Planning for Life

5 Steps to Avoid Outliving Your Money

Posted by Harry S. Margolis on January 13, 2015

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By Harry S. Margolis

The first issue of a new UBS publication, Your Wealth & Life, focuses on "Navigating longevity," or how to make sure your savings and investments last as long as you do. This is especially important as our odds of living long -- and long after retirement -- increase. Half of today's 65-year-olds will live to 85 or older; women have almost a one in three chance of living to age 90; and for a couple there's a 50% chance that one of the spouses will live to age 90 or beyond.

This means that if you retire at age 65, unless you know for health reasons that your life expectancy is shorter than average, you need to have enough savings or guaranteed income to last 30 years, which is a long time by any measure. Here are a few tips from the UBS report to make this work:

  1. Withdraw 4% Plus. The first is that you may in fact be able to spend more of your savings than you anticipated. Often retirees are advised that they can safely withdraw 4% of their portfolio in year one and increase this amount by the inflation rate each year. So, if a new retiree has a $1 million portfolio, she can safely withdraw $40,000 in year one. If the inflation rate that year is 3%, then in year two she can withdraw and spend $41,200, and so on. The good news is that this is too conservative and that the retiree can withdraw more based on the performance of her investment portfolio. Michael Crook, Head of Portfolio & Planning Research for UBS, recommends withdrawals at what he calls the "dynamic safe depletion rate" (DSDR), which would permit greater withdrawal rates based on the retiree's age and likely lifespan. While a 65-year-old would stick with the 4% rule, a 75-year-old could safely withdraw 4.8% of her savings and investments.

The retiree under this approach would likely have significantly more spending money, assuming that her investment portfolio grows faster than inflation. At age 75 she would be withdrawing almost 5% of a larger amount. The losers, however, would be her heirs. Based on average investment returns between 1963 and 2013, a retiree following the 4% rule would more or less double the value of her portfolio in real dollars after 30 years, leaving $2 million (inflation adjusted) to her heirs. By following the DSDR scheme, the heirs would only receive about $800,000 (inflation adjusted) after 30 years, 60% less. Retirees must balance their own lifestyle desires with their wish to leave something to their heirs.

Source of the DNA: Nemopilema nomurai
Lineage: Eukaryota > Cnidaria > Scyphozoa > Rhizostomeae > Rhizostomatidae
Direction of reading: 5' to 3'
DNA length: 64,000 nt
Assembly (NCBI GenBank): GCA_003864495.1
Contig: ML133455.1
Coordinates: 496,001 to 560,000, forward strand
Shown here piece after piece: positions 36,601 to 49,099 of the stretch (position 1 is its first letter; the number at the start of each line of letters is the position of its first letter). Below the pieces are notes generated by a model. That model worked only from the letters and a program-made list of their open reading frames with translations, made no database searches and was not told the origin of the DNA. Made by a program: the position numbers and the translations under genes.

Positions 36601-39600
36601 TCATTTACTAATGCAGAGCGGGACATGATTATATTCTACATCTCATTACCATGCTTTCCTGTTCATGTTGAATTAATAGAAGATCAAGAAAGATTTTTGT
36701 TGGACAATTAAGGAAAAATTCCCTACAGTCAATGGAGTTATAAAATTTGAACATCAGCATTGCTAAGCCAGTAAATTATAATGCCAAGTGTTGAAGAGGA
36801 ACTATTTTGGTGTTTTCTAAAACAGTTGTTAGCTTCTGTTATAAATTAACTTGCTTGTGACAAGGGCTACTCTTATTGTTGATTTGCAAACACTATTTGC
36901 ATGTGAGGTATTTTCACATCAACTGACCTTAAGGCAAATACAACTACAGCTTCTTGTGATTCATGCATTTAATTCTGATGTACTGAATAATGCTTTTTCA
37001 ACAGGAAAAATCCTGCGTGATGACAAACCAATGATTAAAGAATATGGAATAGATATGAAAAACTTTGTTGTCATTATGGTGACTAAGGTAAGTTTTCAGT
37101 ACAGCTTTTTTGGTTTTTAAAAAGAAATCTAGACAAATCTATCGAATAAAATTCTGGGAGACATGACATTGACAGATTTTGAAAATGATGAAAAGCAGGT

Also, whether the DSDR plan really permits increased spending depends on the timing of retirement. Retirees will do much better if they retire in a rising market than in a falling one. According to Cook, someone retiring in 1968 would do no better than the usual 4% rule under his plan, while those retiring in 1992 would be able to withdraw twice as much after 10 years and those retiring in 1985 could withdraw more than three times as much after 15 years.

2. Use Annuities. Annuities have gotten a bad rap for a number of reasons, but they can be a good tool against longevity risk. Think of it as a private pension or enhanced Social Security. While many fewer companies offer defined pensions, they are great hedges against living too long because, like Social Security, they will keep paying even if you live past 100. (I'm talking about immediate annuities, not deferred annuities which are really a form of tax-preferenced investments that often have hidden fees and penalties for early withdrawal.) However, they are not used very much. In addition to a natural reluctance to pay a large sum up front for an annuity, which could be a real loss (again for the heirs) if the retiree only lives a short time, investors don't know how much guaranteed income they should buy.
Michael Oleszkowicz of UBS offers the following guidelines. First, divide your spending into three categories: needs, wants and wishes. Needs are the basics you require to live on -- rent or mortgage, taxes, utilities, food, insurance, etc. Wants are normal entertainment and recreation -- gym membership, eating out, entertainment. Wishes are more discretionary -- vacation homes, first class travel, country club membership, charitable gifts, support of children and grandchildren. Annuities should be used to make sure that your basic needs will always be met. So, for instance, if you determine that your basic needs total $60,000 a year, and you receive Social Security of $30,000, then purchase an annuity paying $2,500 a month, adjusted annually for inflation, will make up the difference. It will allow you to be sure that you will always have enough to put a roof over your head and food on your plate.
3.  Draw Down Retirement Plans Last.  Most retirees have a mix of tax deferred retirement plans and traditional investments and savings. Withdrawals from IRAs and 401(k) plans are taxed as income. Those from other accounts are not taxed, except to the extent that the sale of securities (stocks and bonds) will be subject to tax on capital gains. Depending on one's tax bracket, capital gains are usually taxed at a lower rate than regular income. In addition, while earnings with retirement plans are not taxed until withdrawn, dividends and capital gains are taxed in the year they are realized even if the funds stay in the investor's portfolio and are not spent. Finally, beginning in the year after reaching age 70 1/2, owners of retirement plans must begin withdrawing, and paying taxes on, their required minimum distributions set by the IRS. These start low at 3.65% but grow each year to, for instance, 6.75% at age 85.